Sudan, once the largest and one of the most diverse countries in Africa, split into two countries in July 2011 after Southern Sudan voted for independence, after six years of autonomous regime. The new Republic of Sudan (Northern part) represents a predominantly Arab population of 38 million inhabitants. The new country, South Sudan, has a population of about 8 million people of mainly African ethnic origin (Dinka, Nuer, Karo and other Nilotic tribes).
Critical issues such as the sharing of oil revenues and the exact location of the border demarcation continue to create tensions between the two countries, impeding development. It is estimated than over 1.5 million people died during two rounds of civil war and 2 million people were displaced after the Western Darfur conflict.
Sudan has plenty of resources, from oil reserves ripe for exploitation to fertile agricultural lands of which only a small share (20%) is being cultivated. Land grabbing has been a concern in recent years as Sudan signed deals with foreign countries (eg, Saudia Arabia), at the expense of pastoralists and smallholder agriculture [ref von Braun, IFPRI 2009 and recent figures for South Sudan].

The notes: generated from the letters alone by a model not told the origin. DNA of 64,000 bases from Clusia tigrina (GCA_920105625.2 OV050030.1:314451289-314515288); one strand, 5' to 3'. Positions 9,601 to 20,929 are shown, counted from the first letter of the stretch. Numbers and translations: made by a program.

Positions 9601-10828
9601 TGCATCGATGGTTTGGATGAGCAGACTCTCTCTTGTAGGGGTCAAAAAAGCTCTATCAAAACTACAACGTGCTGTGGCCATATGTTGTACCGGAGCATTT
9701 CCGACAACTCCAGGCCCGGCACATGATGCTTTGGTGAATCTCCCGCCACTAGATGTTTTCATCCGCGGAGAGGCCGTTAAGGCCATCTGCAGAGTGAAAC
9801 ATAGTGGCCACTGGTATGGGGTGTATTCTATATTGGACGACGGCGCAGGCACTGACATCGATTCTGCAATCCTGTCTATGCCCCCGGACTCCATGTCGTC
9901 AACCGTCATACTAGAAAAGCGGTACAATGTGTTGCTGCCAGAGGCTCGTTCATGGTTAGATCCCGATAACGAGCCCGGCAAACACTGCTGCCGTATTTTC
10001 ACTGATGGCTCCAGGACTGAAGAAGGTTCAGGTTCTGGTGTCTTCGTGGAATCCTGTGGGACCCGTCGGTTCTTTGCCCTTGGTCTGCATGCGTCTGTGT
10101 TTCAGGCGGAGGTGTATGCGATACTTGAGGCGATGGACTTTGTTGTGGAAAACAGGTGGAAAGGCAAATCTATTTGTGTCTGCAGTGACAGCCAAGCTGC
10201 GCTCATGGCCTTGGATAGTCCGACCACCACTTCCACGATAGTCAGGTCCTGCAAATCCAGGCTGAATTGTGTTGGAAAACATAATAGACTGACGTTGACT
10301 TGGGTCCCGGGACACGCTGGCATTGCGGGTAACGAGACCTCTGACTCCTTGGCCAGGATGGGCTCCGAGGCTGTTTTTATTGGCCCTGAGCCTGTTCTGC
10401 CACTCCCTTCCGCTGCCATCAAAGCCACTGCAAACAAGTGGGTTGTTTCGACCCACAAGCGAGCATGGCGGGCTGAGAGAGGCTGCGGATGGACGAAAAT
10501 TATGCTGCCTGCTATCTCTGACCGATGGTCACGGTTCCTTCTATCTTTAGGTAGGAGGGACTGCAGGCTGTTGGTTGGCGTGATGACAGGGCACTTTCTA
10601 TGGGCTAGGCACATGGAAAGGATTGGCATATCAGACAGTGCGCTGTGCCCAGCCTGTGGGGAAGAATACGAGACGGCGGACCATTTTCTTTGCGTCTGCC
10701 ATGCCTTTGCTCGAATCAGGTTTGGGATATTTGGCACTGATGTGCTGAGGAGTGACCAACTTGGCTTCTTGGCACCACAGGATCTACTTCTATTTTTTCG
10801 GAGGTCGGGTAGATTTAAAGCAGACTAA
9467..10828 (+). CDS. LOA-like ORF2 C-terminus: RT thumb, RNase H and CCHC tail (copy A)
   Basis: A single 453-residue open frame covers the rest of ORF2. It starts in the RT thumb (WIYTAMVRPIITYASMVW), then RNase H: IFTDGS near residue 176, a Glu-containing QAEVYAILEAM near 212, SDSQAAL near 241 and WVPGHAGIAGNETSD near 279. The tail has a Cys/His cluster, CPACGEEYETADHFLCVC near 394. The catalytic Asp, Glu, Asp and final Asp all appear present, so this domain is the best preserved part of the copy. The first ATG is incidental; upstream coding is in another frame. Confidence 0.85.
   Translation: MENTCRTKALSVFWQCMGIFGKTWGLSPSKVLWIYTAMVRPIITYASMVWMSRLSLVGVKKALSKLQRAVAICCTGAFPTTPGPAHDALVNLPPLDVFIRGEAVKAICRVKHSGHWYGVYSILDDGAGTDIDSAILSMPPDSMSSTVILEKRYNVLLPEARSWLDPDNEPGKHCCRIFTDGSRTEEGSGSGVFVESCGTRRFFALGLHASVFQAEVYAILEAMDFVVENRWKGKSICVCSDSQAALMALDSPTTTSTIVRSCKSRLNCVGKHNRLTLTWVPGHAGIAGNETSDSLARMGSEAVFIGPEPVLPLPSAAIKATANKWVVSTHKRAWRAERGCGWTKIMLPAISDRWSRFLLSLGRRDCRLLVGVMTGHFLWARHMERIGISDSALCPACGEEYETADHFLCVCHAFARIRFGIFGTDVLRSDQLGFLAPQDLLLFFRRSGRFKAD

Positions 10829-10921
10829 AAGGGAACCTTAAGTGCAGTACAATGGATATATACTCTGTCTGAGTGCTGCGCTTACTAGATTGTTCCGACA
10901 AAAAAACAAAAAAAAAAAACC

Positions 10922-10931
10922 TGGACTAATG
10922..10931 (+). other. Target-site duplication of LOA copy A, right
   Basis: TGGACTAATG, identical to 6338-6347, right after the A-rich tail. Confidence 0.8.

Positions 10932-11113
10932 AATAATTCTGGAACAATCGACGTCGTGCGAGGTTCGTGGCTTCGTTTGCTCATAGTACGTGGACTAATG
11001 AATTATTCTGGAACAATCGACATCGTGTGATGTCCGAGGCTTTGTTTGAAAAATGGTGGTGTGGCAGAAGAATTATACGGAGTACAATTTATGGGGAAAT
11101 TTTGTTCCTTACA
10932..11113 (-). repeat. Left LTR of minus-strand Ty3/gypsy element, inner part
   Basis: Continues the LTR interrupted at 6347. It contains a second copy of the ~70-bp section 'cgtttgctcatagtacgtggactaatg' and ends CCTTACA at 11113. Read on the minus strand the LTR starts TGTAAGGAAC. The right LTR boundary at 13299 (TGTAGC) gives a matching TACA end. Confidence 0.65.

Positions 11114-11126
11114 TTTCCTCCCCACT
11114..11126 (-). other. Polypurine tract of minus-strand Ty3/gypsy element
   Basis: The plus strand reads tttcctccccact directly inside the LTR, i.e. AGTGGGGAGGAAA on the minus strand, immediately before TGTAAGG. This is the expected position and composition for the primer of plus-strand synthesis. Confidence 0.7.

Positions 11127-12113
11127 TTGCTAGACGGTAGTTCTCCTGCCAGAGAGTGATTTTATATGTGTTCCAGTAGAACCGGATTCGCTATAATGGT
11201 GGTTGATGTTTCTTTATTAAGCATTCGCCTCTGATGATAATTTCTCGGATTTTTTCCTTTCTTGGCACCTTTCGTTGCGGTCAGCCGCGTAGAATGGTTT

Oil revenues mean the per capita average income is higher than many sub- Saharan African countries but a large share of the population, especially in rural areas, do not benefit from such income. Agriculture remains the backbone of Sudan's economy, providing a livelihood for over three quarters of the population.
Sudan is largely an arid and semi-arid country with rainfall ranging from none in the arid North to 800 mm at the border with South Sudan. The main staple crops in the semi-arid and savannah zones are sorghum (75% of grain production), millets (dukhun) and groundnut, cultivated in the confined 350-800mm isohytes. There are large irrigation schemes sourced from the Nile river and managed by the public sector. Grain legumes such as cowpea, faba bean and chickpea are cultivated as winter crops in irrigated lands and flooded areas. Livestock, mostly raised under a pastoralist system, is very important for the food security of many families, contributing over 60% of agricultural GDP in recent years (ref, InterGouvernmental Authority on Development).
There is great potential for improving the traditional farming systems in Sudan.